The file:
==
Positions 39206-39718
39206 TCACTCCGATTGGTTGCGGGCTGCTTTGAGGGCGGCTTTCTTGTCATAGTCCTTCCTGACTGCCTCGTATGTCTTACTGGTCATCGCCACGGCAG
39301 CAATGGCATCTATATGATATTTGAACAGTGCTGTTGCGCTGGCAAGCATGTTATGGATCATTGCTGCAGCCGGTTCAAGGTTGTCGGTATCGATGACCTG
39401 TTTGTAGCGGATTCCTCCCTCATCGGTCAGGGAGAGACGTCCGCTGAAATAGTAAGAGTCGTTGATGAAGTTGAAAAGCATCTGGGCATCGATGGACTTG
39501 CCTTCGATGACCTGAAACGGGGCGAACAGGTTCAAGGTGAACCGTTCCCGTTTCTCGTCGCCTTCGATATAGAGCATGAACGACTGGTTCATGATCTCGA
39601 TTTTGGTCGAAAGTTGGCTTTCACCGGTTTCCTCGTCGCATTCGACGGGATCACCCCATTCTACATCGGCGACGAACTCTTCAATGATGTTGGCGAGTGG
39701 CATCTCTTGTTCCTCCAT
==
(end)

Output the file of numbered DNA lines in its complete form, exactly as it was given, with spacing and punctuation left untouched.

Positions 39206-39718
39206 TCACTCCGATTGGTTGCGGGCTGCTTTGAGGGCGGCTTTCTTGTCATAGTCCTTCCTGACTGCCTCGTATGTCTTACTGGTCATCGCCACGGCAG
39301 CAATGGCATCTATATGATATTTGAACAGTGCTGTTGCGCTGGCAAGCATGTTATGGATCATTGCTGCAGCCGGTTCAAGGTTGTCGGTATCGATGACCTG
39401 TTTGTAGCGGATTCCTCCCTCATCGGTCAGGGAGAGACGTCCGCTGAAATAGTAAGAGTCGTTGATGAAGTTGAAAAGCATCTGGGCATCGATGGACTTG
39501 CCTTCGATGACCTGAAACGGGGCGAACAGGTTCAAGGTGAACCGTTCCCGTTTCTCGTCGCCTTCGATATAGAGCATGAACGACTGGTTCATGATCTCGA
39601 TTTTGGTCGAAAGTTGGCTTTCACCGGTTTCCTCGTCGCATTCGACGGGATCACCCCATTCTACATCGGCGACGAACTCTTCAATGATGTTGGCGAGTGG
39701 CATCTCTTGTTCCTCCAT